Many UN climate conferences are hosted by Pacific island nations. It is a stark reminder of the true stakes that leaders of nations that are likely to disappear under rising sea levels make their speeches and build coalitions. These leaders are known for pushing hard for ambitious climate agreements that will protect the most vulnerable nations.
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It was revealed last week that the third of Pacific small island countries and territories did not have any government representatives attending COP26. This is largely due to the quarantine periods their return to Covid-free countries would bring. Reuters reports that only four of these leaders, namely Tuvalu, Papua New Guinea, Tuvalu and Palau, will attend COP26. The climate crisis is affecting low-lying Pacific Islands. Not only are they being affected by rising temperatures and changing weather patterns but also because rising sea levels threaten whole countries.
COP26 is a high-stakes event due to the deadline for the second round national climate pledges. These are made every five year. This is a critical moment to accelerate climate goals. The UN estimates that the world is on track to see a 2.7C increase in temperature by the year 2030. This is well above the 1.5C Paris Agreement target. It will be devastating for many Pacific Island countries.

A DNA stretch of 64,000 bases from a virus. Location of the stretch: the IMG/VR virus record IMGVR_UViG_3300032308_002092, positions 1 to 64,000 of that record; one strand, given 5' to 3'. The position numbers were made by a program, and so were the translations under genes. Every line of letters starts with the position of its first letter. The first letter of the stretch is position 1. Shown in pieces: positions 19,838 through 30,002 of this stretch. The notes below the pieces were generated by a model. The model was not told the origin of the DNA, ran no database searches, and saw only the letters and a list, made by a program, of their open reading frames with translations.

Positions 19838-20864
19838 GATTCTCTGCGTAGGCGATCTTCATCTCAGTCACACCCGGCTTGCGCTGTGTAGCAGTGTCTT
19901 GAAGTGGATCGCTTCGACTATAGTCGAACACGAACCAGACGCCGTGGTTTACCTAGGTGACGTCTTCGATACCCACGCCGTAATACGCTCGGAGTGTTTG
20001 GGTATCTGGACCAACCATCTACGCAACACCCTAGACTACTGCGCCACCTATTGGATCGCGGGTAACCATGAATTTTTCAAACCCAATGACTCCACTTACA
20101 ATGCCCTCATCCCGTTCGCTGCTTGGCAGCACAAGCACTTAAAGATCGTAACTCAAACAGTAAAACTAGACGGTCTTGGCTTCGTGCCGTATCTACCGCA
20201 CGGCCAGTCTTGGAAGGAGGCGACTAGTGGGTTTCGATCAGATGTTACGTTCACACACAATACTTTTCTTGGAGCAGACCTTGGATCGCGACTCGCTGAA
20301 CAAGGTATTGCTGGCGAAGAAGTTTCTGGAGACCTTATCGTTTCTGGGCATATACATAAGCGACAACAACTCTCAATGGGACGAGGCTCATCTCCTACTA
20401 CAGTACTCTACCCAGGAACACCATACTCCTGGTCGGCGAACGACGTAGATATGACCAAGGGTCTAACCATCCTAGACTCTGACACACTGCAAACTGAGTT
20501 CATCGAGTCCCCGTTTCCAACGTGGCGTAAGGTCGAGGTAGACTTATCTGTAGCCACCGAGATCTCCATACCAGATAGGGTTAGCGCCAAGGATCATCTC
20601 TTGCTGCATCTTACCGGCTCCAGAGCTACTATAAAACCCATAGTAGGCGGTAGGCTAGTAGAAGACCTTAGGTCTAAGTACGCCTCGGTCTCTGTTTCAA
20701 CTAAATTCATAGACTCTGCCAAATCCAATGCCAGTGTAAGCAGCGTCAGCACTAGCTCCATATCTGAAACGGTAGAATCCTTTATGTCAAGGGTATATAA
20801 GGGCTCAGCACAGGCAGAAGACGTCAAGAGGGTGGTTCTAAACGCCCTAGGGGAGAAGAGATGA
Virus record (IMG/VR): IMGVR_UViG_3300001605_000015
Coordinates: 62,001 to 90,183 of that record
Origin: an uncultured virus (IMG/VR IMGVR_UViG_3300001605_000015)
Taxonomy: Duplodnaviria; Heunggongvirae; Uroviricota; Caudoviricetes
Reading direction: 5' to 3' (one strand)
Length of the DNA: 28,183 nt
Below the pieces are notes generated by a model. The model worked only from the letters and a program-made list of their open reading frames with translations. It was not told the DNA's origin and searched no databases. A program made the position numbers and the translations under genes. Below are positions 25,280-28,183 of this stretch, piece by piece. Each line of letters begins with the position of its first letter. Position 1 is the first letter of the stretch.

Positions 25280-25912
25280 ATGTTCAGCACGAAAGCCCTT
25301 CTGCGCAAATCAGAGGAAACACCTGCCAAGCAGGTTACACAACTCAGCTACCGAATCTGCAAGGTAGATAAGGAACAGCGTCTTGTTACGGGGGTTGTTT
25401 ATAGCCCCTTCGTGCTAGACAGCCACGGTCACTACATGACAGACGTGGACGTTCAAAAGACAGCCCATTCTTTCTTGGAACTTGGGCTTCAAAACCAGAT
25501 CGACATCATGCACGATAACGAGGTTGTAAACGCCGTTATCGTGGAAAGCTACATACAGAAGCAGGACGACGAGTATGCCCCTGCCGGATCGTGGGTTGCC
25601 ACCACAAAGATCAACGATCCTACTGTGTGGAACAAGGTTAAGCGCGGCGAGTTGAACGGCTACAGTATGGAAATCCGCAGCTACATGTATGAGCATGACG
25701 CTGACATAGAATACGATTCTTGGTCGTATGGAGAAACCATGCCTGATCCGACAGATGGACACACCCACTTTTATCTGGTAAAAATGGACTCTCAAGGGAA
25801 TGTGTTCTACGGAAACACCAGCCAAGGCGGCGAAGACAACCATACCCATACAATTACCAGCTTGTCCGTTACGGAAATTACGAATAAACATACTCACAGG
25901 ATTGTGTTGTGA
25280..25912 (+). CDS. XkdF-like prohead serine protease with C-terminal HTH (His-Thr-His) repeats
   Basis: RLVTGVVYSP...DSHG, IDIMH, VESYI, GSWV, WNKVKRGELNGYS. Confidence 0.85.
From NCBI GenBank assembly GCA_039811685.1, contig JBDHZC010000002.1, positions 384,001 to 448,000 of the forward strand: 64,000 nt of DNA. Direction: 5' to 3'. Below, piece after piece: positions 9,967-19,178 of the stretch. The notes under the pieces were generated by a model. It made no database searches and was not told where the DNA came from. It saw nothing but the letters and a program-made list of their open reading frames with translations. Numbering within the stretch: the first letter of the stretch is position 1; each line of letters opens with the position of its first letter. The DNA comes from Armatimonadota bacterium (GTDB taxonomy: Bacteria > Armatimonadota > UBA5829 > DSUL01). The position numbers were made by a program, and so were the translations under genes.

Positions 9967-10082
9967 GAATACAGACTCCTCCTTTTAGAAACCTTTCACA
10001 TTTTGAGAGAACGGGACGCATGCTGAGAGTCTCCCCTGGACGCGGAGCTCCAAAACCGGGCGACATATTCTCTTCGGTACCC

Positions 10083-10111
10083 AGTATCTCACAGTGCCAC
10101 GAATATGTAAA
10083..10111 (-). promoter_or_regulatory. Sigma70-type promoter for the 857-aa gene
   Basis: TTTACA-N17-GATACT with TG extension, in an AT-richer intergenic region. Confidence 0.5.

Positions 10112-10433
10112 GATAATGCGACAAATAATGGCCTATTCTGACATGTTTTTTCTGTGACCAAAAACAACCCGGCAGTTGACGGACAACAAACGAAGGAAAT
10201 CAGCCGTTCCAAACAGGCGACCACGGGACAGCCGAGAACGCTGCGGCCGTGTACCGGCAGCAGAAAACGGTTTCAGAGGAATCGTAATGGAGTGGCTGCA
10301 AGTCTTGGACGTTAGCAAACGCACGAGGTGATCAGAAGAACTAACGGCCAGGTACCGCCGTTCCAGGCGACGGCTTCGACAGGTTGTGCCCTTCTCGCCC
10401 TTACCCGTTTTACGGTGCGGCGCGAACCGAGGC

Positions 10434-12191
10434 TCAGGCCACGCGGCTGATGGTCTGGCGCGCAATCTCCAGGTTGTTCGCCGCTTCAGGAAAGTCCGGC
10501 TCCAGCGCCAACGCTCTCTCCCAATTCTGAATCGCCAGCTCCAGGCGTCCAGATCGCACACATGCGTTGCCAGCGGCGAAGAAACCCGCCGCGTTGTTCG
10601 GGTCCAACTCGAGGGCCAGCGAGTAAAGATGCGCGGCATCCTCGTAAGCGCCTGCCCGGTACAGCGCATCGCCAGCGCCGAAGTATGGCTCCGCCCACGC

While Pacific Islands will still have representation at the conference they are not represented by those in higher government positions. They are not the only ones who will be absent from COP26. Many potential delegates are staying at home due to restrictions such as Covid-19, long visa procedures, rising hotel prices and changing quarantine policies. Alok Sharma, COP president, is beginning to see things differently. His plans to make the conference an inclusive one where all voices are heard are becoming less optimistic.
Saleemul Huq is the director of the International Centre for Climate Change and Development (Bangladesh) and he points out that many of the countries on the UK's travel red lists were poorest developing nations. He says that while the UK has lifted the red-list category for most countries, which has helped many more people attend the conference, it is still unlikely that many of them will make it.
Some find it even more difficult to deal with the UK's confused decisions regarding its red list. The UK agreed to pay the entire cost of quarantine for five days, despite having reduced the hotel stay required by COP26 delegates from 10 to 5. Alejandro Aleman (coordinator of the Latin America branch, Climate International Network) says that many people who had purchased plane tickets to Latin America were forced to pay for five additional days of accommodation when the UK removed 47 countries.
Aleman states that at least four organizations representing CAN Latin America have canceled their participation due to inability to afford extra days. Aleman estimates that about two-thirds (or more) of Latin American civil society members who would normally participate in UN climate negotiations aren't participating in COP26.